World Wide Opportunities on Organic Farms (WWOOF, /ˈwʊf/), or Willing Workers on Organic Farms, is a cultural exchange and hospitality service operated by a loose network of national organizations that facilitate homestays on organic farms. Australia with 2,600 hosts has the most host farms and enterprises, followed by New Zealand with 2,340 and United States with 2,052 hosts.[1] The UK has 688 WWOOF hosts.[1] In Asia WWOOF Thailand has 150 hosts. While there are WWOOF hosts in 110 countries around the world, no central list or organization encompasses all WWOOF hosts. As there is no single international WWOOF membership, all recognised WWOOF country organizations strive to maintain similar standards, and work together to promote the aims of WWOOF.[2]

WWOOF aims to provide volunteers (often called "WWOOFers" or "woofers", /ˈwʊfər/) with first-hand experience in organic, sustainable and ecologically sound growing methods, to help the organic movement; and to let volunteers experience life in a sustainable rural setting in a country of their choice. WWOOF volunteers generally do not receive money in exchange for service 4-5 hours of help each day. The host provides food, lodging, and opportunities to learn organic and sustainable lifestyles, in exchange for assistance with farming or gardening activities.

The duration of the visit can range from a few days, to weeks, months and even up to years. Workdays average four to six hours, and participants interact with WWOOFers from other countries.[3] WWOOF farms include private small holdings, gardens, permaculture projects, allotments, and commercial farms. Farms become WWOOF hosts by enlisting/ registering with their national organization. In countries with no WWOOF organization, farms enlist with WWOOF Independents:[4]

Examples of WWOOF experiences include harvesting cup gum honey from Ligurian bees at Island Beehive in Kangaroo Island, harvesting Syrah grapes for Knappstein Vineyard in the Clare Valley, harvesting rice in rice paddy of Thailand, harvesting coffee beans from coffea arabicas in Northern Thailand.[5][6]


WWOOF originally stood for "Working Weekends On Organic Farms" and began in England in 1971.[7] Sue Coppard, a woman working as a secretary in London, wanted to provide urban dwellers with access to the countryside, while supporting the organic movement. Her idea started with trial working weekends for four people at the biodynamic farm at Emerson College[8] in Sussex.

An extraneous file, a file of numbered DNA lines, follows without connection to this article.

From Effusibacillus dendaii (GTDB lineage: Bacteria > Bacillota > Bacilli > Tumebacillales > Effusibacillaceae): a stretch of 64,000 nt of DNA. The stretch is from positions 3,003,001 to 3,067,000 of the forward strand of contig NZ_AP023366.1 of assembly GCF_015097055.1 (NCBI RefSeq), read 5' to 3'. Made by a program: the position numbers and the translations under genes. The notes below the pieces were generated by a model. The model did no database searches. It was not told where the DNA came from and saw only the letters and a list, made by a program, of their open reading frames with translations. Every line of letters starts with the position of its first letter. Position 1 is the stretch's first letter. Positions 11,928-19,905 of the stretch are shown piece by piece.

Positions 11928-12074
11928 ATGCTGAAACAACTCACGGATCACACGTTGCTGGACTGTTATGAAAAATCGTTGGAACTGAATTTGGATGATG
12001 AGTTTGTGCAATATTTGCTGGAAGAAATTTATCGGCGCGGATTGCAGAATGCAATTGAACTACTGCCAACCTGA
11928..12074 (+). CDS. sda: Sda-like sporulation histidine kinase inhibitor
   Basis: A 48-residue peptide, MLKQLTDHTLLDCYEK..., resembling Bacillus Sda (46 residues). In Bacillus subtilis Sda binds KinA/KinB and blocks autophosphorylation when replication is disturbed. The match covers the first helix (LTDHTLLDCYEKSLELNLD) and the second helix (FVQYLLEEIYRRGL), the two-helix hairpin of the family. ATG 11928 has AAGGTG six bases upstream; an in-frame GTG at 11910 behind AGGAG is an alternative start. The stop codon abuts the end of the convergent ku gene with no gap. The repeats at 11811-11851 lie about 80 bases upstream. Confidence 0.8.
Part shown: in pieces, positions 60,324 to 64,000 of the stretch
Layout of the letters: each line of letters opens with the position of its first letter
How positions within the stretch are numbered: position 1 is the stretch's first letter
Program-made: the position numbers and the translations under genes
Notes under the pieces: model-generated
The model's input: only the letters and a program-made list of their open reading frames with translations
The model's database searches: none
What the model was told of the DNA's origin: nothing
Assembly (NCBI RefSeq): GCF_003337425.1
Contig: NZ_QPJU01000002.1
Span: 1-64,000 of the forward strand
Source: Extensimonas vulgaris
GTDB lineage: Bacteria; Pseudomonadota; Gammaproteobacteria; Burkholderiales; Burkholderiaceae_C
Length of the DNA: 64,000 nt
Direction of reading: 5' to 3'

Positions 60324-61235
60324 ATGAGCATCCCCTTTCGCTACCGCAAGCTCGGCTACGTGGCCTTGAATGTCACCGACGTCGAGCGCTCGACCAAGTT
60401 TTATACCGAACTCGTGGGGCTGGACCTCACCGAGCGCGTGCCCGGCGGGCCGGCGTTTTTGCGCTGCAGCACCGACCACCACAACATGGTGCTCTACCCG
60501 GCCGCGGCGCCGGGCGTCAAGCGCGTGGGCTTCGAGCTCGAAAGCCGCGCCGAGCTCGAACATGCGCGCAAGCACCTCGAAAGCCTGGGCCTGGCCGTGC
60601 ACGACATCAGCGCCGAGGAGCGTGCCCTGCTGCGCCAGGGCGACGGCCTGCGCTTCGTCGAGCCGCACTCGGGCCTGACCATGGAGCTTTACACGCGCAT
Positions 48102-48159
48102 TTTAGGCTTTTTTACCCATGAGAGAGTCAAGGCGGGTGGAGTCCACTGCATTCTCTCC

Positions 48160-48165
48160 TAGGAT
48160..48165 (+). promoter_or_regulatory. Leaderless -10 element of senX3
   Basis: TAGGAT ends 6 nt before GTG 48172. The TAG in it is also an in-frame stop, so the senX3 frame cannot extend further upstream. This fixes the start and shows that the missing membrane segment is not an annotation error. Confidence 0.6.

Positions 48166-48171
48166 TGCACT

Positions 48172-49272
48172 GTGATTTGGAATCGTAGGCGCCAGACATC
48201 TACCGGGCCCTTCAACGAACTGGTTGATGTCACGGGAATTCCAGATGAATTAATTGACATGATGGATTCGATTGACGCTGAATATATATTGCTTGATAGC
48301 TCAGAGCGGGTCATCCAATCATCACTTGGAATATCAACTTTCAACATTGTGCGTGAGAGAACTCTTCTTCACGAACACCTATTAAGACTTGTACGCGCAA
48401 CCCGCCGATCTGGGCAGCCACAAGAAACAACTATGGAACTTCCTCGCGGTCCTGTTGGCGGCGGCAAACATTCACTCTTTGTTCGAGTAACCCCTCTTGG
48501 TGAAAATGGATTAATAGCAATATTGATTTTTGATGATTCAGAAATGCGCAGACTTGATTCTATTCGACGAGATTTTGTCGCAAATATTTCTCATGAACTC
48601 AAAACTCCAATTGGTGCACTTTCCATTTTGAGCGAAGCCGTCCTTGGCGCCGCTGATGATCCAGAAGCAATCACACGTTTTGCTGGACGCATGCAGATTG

People soon started volunteering for longer periods than just weekends, so the name was changed to Willing Workers On Organic Farms, but then the word "work" caused problems with some countries' labour laws and immigration authorities, who tended to confuse WWOOFers with migrant workers and oppose foreigners competing for local jobs.[7] Both to eliminate that problem and also in recognition of WWOOFing's worldwide scope, the name was changed again in 2000 to World Wide Opportunities on Organic Farms. Some WWOOF groups (such as Australia) choose to retain the older name, however.

How it works


Volunteers must first choose what country they would like to visit and volunteer in. They can sign up for their desired country on the WWOOF website of that country. After signing up volunteers will receive a list of farms located in their country of choice. From this point it is up to the volunteer to contact their desired farms and arrange the dates and duration of their stay. The duration of a volunteer's stay can range from days to months, but is typically one to two weeks. Volunteers can expect to work for 4–6 hours a day for a full day's food and accommodation. A volunteer could be asked to help with a variety of tasks, including: sowing seed, making compost, gardening, planting, cutting wood, weeding, harvesting, packing, milking, feeding, fencing, making mud-bricks, wine making, cheese making and bread baking. WWOOF promotes participation as a way to experience first hand a local culture, customs, and nature through farming.[9][10]

Host locations

As of 2016, 61 countries have a national WWOOF organization.[11] 8 of these are located in Africa, 12 in North and South America, 13 in Asia-Pacific, 26 in Europe and 2 in the Middle East. WWOOF Independents list hosts located in 53 other countries.

See also


External links

  • WWOOF - The Federation of WWOOF Organisations (FOWO)